This issue #0 prequel is an excellent primer for the newcomer to Batwoman regarding her character profile and also serves as a nice transition story for the character to move from a guest star role in Detective Comics over to her own independent title. I very much liked the unique narrative style and story panel lay-out, with Batman literally proving a narrative voice-over of his surveillance diary entries as the story unfolds. While it appears that writer-artist J.H. Williams will draw the upcoming monthly issues, at least in issue #0 he splits the art duty with one of my favorite current artists, Amy Reeder, who produced some amazing work in 2008-2009 within the first multi-issue story arc in the Madame Xanadu comic book title. My only criticism is that the very entertaining 16-page story feels much too short, as its crowded by a follow-up 4-page preview of next month's issue #1 and a 7-page preview of Detective Comics issue #871.
But I'm sure that next month's issue #1 will cut-back on the other issue previews and focus on a stand-alone Batwoman tale. So a definite thumbs-up positive review recommendation to check-out this latest new title edition to the ever-growing group of Batman universe titles published these days by DC Comics.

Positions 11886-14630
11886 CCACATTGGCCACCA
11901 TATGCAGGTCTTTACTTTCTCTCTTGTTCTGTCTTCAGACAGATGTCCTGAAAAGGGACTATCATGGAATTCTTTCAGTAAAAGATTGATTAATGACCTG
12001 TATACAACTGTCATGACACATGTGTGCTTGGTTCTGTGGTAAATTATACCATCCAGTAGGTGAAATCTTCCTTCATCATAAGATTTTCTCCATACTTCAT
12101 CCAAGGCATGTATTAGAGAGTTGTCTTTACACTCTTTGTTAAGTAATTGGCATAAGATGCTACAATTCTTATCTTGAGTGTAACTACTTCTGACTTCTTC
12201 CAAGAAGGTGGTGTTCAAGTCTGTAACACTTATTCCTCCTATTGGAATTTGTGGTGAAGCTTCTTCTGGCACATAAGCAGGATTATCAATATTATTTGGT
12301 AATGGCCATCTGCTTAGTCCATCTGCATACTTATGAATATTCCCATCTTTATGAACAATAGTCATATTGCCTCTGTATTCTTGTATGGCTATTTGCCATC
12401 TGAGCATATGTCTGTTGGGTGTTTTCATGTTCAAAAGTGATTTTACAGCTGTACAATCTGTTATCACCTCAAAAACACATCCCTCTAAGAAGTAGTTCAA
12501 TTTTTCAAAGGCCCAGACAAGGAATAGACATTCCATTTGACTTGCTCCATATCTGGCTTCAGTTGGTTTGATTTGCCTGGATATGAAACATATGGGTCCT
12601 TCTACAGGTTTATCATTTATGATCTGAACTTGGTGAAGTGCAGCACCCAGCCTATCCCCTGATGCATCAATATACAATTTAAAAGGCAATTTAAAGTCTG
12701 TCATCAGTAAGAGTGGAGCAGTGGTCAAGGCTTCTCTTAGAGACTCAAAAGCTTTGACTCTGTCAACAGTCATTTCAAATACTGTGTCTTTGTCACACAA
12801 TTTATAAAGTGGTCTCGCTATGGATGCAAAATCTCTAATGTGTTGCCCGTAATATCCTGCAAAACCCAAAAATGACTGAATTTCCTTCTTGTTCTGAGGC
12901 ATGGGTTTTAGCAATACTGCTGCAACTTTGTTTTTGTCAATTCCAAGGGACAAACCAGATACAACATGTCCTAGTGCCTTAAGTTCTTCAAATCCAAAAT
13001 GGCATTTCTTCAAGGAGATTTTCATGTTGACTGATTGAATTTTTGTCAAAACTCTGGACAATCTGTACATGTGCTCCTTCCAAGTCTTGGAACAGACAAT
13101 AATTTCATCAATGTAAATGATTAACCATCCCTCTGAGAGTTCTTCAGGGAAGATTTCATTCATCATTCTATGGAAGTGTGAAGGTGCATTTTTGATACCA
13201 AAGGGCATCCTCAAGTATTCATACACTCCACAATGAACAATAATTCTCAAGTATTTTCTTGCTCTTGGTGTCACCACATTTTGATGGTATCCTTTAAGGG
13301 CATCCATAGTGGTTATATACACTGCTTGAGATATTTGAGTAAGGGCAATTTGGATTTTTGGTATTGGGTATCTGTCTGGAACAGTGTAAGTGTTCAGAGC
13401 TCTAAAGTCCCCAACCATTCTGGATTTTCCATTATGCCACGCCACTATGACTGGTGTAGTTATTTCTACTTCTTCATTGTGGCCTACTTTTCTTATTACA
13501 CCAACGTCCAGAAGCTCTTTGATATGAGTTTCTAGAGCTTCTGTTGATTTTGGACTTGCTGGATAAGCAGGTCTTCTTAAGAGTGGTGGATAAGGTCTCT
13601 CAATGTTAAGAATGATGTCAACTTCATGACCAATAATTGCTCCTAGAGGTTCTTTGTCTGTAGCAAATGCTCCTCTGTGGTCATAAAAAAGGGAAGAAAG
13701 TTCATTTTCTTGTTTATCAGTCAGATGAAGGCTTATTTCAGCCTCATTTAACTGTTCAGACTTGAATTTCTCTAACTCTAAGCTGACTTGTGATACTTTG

Astonishing Thor #1
Publisher: Marvel Comics
Robert Rodi: Writer
Mike Choi: Art
Frank D'Armata: Colors
Marvel Comics unveiled its latest Thor title this past week with the publication of Astonishing Thor #1. The comic book is scripted by Robert Rodi with art by Mike Choi and colors by Frank D'Armata.
Issue #1 kicks-off an untitled multi-issue story arc. After spending the first several pages of the story preventing a giant tidal wave from destroying Manhattan, Thor is summoned back to the ruins of Asgard by Heimdall, guardian of The Rainbow Bridge. Heimdall informs Thor of the approach toward Earth of a giant object. After a brief flashback interlude that provides a romantic sub-plot to the storyline, Thor investigates the approaching stellar object and discovers that its something called Ego, The Living Planet, literally a giant roving evil planet with a huge human face on its surface(!!!). The issue #1 story segment ends by revealing that the evil planet (bad planet...bad, bad planet!) is in league with another Marvel universe villain, whose identity I won't reveal, except to say that he informs Thor that he is the evil creator of the bad roaming planet.